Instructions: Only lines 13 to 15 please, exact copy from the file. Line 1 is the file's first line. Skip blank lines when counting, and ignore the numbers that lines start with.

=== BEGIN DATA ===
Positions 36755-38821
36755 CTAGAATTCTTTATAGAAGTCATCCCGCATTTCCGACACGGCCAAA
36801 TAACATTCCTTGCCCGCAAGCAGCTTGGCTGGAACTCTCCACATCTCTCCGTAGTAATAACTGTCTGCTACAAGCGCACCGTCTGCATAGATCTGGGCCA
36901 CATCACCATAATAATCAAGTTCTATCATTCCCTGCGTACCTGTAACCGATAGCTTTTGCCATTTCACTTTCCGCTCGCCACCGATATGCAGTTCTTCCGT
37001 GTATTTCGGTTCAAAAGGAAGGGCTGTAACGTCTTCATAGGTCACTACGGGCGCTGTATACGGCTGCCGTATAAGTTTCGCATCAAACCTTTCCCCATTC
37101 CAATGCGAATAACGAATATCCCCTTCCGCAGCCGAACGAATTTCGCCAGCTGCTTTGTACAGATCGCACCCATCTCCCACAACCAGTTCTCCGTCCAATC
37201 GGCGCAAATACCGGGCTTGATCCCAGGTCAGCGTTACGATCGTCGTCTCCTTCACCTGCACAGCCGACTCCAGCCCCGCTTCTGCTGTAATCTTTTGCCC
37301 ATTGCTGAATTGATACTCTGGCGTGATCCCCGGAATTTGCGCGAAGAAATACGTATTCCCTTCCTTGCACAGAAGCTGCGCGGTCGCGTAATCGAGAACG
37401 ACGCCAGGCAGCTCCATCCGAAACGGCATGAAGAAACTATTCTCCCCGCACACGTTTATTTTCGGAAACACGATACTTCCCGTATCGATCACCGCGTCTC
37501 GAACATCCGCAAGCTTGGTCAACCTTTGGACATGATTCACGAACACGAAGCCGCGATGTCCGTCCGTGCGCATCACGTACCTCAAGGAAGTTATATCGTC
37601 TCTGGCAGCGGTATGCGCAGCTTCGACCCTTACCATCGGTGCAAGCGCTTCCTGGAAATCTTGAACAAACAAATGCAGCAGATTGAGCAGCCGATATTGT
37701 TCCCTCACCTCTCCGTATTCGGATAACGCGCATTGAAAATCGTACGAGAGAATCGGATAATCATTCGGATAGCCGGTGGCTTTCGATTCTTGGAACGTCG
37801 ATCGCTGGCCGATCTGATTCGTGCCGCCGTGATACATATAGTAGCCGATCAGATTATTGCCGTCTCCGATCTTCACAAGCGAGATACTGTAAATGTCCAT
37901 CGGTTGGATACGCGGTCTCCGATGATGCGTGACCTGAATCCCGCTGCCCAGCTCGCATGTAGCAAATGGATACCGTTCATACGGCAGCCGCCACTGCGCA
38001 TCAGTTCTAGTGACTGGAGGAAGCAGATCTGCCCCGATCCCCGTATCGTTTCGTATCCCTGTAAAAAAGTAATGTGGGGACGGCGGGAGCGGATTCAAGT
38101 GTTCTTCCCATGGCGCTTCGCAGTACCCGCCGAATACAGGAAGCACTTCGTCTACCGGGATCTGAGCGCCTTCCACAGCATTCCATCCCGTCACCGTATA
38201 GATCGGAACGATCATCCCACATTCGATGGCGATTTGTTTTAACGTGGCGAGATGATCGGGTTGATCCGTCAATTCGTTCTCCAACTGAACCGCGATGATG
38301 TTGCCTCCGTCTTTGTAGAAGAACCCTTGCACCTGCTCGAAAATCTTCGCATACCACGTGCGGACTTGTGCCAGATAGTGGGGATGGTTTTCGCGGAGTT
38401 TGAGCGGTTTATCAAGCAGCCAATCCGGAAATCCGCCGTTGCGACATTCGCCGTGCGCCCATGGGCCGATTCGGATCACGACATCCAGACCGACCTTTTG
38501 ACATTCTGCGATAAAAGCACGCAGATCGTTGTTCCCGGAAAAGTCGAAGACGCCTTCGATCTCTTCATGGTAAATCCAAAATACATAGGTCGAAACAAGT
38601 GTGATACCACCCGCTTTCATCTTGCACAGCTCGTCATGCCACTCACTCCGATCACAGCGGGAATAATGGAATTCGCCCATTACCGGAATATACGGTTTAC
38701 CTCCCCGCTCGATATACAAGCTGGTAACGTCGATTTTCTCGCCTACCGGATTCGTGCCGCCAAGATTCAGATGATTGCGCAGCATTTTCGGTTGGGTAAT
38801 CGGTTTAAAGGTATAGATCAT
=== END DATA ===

37801 ATCGCTGGCCGATCTGATTCGTGCCGCCGTGATACATATAGTAGCCGATCAGATTATTGCCGTCTCCGATCTTCACAAGCGAGATACTGTAAATGTCCAT
37901 CGGTTGGATACGCGGTCTCCGATGATGCGTGACCTGAATCCCGCTGCCCAGCTCGCATGTAGCAAATGGATACCGTTCATACGGCAGCCGCCACTGCGCA
38001 TCAGTTCTAGTGACTGGAGGAAGCAGATCTGCCCCGATCCCCGTATCGTTTCGTATCCCTGTAAAAAAGTAATGTGGGGACGGCGGGAGCGGATTCAAGT